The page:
a Swisstransplant, Berne, Switzerland
b University of Zurich Faculty of Medicine, Zurich, Switzerland
c Epidemiology, Biostatistics and Prevention Institute, University of Zurich, Switzerland
d Lausanne University Hospital, Lausanne, Switzerland
e Cantonal Hospital St Gallen, Switzerland
f Geneva University Hospitals, Geneva, Switzerland
g University Hospital Zurich, Switzerland
AIMS OF THE STUDY
The impact of coronavirus disease 2019 (COVID-19) on patients listed for solid organ transplantation has not been systematically investigated to date. Thus, we assessed occurrence and effects of infections with severe acute respiratory syndrome coronavirus 2 (SARS-CoV-2) on patients on the Swiss national waiting list for solid organ transplantation.
Patient data were retrospectively extracted from the Swiss Organ Allocation System (SOAS). From 16 March to 31 May 2020, we included all patients listed for solid organ transplantation on the Swiss national waiting list who were tested positive for SARS-CoV-2. Severity of COVID-19 was categorised as follows: stage I, mild symptoms; stage II, moderate to severe symptoms; stage III, critical symptoms; stage IV, death. We compared the incidence rate (laboratory-confirmed cases of SARS-CoV-2), the hospital admission rate (number of admissions of SARS-CoV-2-positive individuals), and the case fatality rate (number of deaths of SARS-CoV-2-positive individuals) in our study population with the general Swiss population during the study period, calculating age-adjusted standardised incidence ratios and standardised mortality ratios, with 95% confidence intervals (CIs).
A total of 1439 patients were registered on the Swiss national solid organ transplantation waiting list on 31 May 31 2020. Twenty-four (1.7%) waiting list patients were reported to test positive for SARS-CoV-2 in the study period. The median age was 56 years (interquartile range 45.3–65.8), and 14 (58%) were male. Of all patients tested positive for SARS-CoV-2, two patients were asymptomatic, 14 (58%) presented in COVID-19 stage I, 3 (13%) in stage II, and 5 (21%) in stage III. Eight patients (33%) were admitted to hospital, four (17%) required intensive care, and three (13%) mechanical ventilation. Twenty-two patients (92%) of all those infected recovered, but two male patients aged >65 years with multiple comorbidities died in hospital from respiratory failure. Comparing our study population with the general Swiss population, the age-adjusted standardised incidence ratio was 4.1 (95% CI 2.7–6.0).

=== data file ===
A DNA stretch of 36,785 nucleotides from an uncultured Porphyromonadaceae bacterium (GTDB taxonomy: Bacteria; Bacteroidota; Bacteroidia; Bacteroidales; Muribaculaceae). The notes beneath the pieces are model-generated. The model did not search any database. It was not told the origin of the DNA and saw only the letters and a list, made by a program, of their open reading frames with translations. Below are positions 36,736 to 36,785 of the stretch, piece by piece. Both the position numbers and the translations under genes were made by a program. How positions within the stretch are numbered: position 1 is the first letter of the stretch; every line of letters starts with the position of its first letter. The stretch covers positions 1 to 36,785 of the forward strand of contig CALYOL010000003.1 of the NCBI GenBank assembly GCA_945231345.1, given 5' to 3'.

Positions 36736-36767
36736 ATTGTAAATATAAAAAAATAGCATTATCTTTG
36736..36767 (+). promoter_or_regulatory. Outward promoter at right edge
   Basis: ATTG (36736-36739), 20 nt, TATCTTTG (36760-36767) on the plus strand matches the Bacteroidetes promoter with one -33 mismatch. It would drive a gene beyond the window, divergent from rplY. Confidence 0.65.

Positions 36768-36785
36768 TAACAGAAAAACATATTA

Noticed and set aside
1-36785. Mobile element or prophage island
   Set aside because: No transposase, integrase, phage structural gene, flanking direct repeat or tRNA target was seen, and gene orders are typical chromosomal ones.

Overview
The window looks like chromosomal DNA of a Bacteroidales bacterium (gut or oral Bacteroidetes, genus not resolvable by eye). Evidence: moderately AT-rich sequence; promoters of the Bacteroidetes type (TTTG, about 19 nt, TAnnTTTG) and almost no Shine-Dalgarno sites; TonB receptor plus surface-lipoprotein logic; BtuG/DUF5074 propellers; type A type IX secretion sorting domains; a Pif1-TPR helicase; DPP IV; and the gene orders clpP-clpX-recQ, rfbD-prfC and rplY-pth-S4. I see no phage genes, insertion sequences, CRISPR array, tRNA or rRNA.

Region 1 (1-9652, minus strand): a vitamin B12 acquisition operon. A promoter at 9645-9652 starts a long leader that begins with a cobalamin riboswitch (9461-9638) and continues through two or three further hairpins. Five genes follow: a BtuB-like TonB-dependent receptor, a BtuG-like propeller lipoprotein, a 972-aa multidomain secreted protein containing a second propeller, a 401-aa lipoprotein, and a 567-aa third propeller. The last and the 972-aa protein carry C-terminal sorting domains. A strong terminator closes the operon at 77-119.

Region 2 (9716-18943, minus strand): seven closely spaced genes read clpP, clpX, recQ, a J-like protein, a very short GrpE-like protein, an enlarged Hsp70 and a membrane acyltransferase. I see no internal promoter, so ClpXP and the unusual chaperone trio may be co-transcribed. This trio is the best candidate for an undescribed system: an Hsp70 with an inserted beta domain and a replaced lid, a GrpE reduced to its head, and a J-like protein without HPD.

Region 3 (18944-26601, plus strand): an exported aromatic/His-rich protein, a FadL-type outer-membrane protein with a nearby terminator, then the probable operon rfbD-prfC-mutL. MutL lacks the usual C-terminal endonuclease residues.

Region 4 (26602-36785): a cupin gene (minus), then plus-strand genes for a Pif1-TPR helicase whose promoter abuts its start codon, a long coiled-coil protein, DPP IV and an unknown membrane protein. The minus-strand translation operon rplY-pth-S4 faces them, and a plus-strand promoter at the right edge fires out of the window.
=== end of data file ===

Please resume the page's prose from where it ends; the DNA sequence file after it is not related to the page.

The overall rate of SARS-CoV-2 infections in candidates awaiting solid organ transplantation was four times higher than in the Swiss general population; however, the frequency of testing likely played a role. Given the small sample size of affected patients, conclusions have to be drawn cautiously and results need verification in larger cohorts.
Keywords: COVID-19, organ transplantation, SARS-CoV-2, waiting list
At the end of 2019, a novel coronavirus, severe acute respiratory syndrome coronavirus 2 (SARS-CoV-2), emerged in the Chinese province of Hubei, causing a pandemic of unknown extent [1, 2]. The disease caused by SARS-CoV-2 was named coronavirus disease 2019 (COVID-19) by the World Health Organization and declared an international public health emergency on 30 January 2020 . The COVID-19 pandemic has an ongoing tremendous impact across the world with major consequences in health care, world economy, and social affairs. As vaccinations have just commenced and effective therapy options are limited, the number of new cases and the death toll are continuously rising . In Europe, Italy was the first country severely hit by the pandemic . On a daily basis, thousands of northern Italian citizens cross the Italian-Swiss border to the canton of Ticino, the southernmost canton of Switzerland, to commute to work; thus, it was expected that Switzerland would face a similar healthcare crisis as Italy. On 24 February 2020, the first SARS-CoV-2 positive individual was diagnosed in Switzerland (canton of Ticino) according to Swiss Federal Office of Public Health (FOPH) . Initially, the impact of the pandemic on healthcare systems in China and Italy emerged, in particular, shortness of intensive care unit (ICU) capacity and lack of hospital resources; in addition, there was primarily scarce information on COVID-19 and its effect on organ donation and solid organ transplantation .
Like Italy, where particularly Lombardy in the north of the country was struck by the pandemic, the pandemic also grew heterogeneously in Switzerland with its 8,700,000 citizens, affecting the various cantons differently. The highest incidence of SARS-CoV-2 infection was recorded in the French- and Italian-speaking Swiss cantons, with >100 confirmed cases per 10,000 inhabitants in the canton of Geneva and >90 confirmed cases per 10,000 inhabitants in the canton of Ticino .